Saturday, October 1, 2016

Review: The Most Magnificent Thing

18383325 The Most Magnificent Thing by Ashley Spires
My rating: 4 of 5 stars

*I received an ecopy from NetGalley in exchange for my honest, unbiased review*
Award-winning author and illustrator Ashley Spires has created a charming picture book about an unnamed girl and her very best friend, who happens to be a dog. The girl has a wonderful idea. She is going to make the most MAGNIFICENT thing! She knows just how it will look. She knows just how it will work. All she has to do is make it, and she makes things all the time. Easy-peasy!? But making her magnificent thing is anything but easy, and the girl tries and fails, repeatedly. Eventually, the girl gets really, really mad. She is so mad, in fact, that she quits. But after her dog convinces her to take a walk, she comes back to her project with renewed enthusiasm and manages to get it just right.

For the early grades' exploration of character education, this funny book offers a perfect example of the rewards of perseverance and creativity. The girl's frustration and anger are vividly depicted in the detailed art, and the story offers good options for dealing honestly with these feelings, while at the same time reassuring children that it's okay to make mistakes. The clever use of verbs in groups of threes is both fun and functional, offering opportunities for wonderful vocabulary enrichment. The girl doesn't just make her magnificent thing --- "she tinkers and hammers and measures, she smooths and wrenches and fiddles, she twists and tweaks and fastens." These precise action words are likely to fire up the imaginations of youngsters eager to create their own inventions and is a great tie-in to learning about Science, Technology, Engineering and Math.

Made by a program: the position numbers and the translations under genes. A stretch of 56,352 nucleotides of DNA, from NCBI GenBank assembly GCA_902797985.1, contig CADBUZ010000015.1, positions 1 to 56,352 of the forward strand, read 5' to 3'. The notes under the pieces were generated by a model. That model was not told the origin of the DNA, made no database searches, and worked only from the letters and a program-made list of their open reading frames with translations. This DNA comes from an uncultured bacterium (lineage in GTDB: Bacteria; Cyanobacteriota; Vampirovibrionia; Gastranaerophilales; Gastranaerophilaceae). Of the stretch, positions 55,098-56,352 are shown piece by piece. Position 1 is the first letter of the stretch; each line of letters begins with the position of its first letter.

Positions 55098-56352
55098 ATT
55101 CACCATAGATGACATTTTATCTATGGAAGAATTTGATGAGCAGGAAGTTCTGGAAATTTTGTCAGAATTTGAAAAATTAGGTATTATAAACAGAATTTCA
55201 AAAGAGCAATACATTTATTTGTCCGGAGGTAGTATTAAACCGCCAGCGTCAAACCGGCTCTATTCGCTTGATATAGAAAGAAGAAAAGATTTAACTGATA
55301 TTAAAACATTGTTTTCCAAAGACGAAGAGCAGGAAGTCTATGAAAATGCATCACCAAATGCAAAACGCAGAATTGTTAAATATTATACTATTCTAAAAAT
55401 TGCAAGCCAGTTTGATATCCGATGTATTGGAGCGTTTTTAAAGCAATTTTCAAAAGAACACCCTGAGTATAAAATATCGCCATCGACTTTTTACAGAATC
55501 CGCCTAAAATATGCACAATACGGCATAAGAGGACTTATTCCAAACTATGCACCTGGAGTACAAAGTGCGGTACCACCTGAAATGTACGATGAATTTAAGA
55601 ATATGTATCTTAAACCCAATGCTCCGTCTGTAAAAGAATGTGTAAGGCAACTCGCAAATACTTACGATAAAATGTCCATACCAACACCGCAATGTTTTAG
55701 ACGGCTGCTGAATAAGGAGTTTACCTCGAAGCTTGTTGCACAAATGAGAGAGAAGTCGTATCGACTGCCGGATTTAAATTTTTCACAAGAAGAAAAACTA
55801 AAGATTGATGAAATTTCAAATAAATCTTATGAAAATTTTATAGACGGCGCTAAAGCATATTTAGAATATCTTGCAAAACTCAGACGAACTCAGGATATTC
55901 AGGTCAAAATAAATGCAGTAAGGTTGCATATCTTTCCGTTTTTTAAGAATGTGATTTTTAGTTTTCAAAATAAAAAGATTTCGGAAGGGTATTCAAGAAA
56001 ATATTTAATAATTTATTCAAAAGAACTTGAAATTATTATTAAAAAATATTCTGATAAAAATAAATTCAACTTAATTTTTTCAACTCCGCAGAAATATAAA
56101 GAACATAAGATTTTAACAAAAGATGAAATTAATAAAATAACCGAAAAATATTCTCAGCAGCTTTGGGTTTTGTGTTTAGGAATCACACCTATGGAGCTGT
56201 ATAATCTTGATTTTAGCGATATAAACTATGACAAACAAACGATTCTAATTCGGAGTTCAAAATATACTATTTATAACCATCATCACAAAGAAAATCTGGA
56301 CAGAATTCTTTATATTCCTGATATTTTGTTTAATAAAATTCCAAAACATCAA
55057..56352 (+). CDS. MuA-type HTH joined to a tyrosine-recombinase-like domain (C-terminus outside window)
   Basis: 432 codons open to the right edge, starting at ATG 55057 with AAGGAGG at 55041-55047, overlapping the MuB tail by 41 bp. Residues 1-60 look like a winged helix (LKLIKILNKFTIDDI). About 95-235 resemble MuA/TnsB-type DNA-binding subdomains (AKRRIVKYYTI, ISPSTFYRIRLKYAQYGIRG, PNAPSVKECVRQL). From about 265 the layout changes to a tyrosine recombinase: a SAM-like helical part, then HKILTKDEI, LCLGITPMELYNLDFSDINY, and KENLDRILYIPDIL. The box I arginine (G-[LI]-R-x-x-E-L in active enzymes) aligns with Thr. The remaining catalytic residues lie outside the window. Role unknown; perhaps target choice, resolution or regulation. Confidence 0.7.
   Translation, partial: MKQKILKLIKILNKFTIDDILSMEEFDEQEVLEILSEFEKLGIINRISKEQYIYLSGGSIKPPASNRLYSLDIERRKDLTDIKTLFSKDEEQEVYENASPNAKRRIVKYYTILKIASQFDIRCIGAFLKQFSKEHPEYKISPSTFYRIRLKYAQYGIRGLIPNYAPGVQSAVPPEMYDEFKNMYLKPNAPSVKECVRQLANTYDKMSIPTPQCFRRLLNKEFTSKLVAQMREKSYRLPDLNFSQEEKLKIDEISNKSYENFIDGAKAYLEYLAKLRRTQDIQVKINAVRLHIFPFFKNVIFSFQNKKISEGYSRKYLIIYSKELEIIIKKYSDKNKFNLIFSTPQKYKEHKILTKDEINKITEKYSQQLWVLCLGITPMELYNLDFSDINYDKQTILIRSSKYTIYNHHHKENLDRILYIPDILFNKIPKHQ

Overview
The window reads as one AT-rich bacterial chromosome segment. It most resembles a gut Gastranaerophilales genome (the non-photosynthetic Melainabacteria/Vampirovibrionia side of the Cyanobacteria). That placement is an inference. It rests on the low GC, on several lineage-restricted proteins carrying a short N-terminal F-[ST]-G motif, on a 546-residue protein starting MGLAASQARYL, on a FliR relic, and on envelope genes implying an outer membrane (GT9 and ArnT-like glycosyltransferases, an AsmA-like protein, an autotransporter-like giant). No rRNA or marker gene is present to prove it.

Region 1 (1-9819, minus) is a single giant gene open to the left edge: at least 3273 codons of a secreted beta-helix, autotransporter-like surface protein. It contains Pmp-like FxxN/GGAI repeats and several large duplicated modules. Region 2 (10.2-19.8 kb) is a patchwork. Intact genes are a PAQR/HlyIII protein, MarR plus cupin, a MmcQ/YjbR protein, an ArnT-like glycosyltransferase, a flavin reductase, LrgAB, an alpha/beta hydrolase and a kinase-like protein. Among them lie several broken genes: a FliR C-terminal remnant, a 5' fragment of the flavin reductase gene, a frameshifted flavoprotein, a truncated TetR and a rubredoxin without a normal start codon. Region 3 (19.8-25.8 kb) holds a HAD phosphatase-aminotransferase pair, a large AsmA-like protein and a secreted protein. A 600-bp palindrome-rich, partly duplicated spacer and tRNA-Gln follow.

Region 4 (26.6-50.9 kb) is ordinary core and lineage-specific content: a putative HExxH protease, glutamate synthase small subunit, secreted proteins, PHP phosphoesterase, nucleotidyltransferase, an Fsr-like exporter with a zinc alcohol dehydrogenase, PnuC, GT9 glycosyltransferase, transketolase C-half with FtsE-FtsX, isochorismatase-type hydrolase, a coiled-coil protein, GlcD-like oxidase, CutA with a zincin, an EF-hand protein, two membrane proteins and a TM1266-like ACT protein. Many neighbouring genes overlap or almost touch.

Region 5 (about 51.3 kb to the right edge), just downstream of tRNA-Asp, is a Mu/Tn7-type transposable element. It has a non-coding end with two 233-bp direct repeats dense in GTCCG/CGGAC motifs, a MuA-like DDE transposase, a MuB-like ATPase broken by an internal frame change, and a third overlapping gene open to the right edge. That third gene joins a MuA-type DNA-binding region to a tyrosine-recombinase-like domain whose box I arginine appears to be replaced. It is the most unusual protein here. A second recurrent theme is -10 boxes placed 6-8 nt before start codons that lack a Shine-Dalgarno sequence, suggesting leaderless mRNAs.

I love the message, and this story tells it in a fun way. While this can be seen as empowering for girls especially, I think this is a great message for all children. The little girl in this book can be viewed as both an engineer, and an artist, and uses her creativity to make something useful. She tries one way, and then another, but it doesn't seem quite right. The beauty of this book, it just when the character wants to give up, she is encouraged to look again. I also enjoyed that her assistant was her dog, as many children are close to their pets, and can easily relate. Something all schools should have, this is a fun story with a great message for people of all ages!

About the Author:
Ashley was born and raised in British Columbia where she resides still with her cats Gracie and Charlotte. She has a Bachelor of Fine Arts from Emily Carr Institute of Art and Design and a Graduate Diploma in Illustration from Sheridan College. In addition to her illustration, she founded Chicken Tika Creations (which she named after her dog, not the food) and is selling her hand felted items across Canada.

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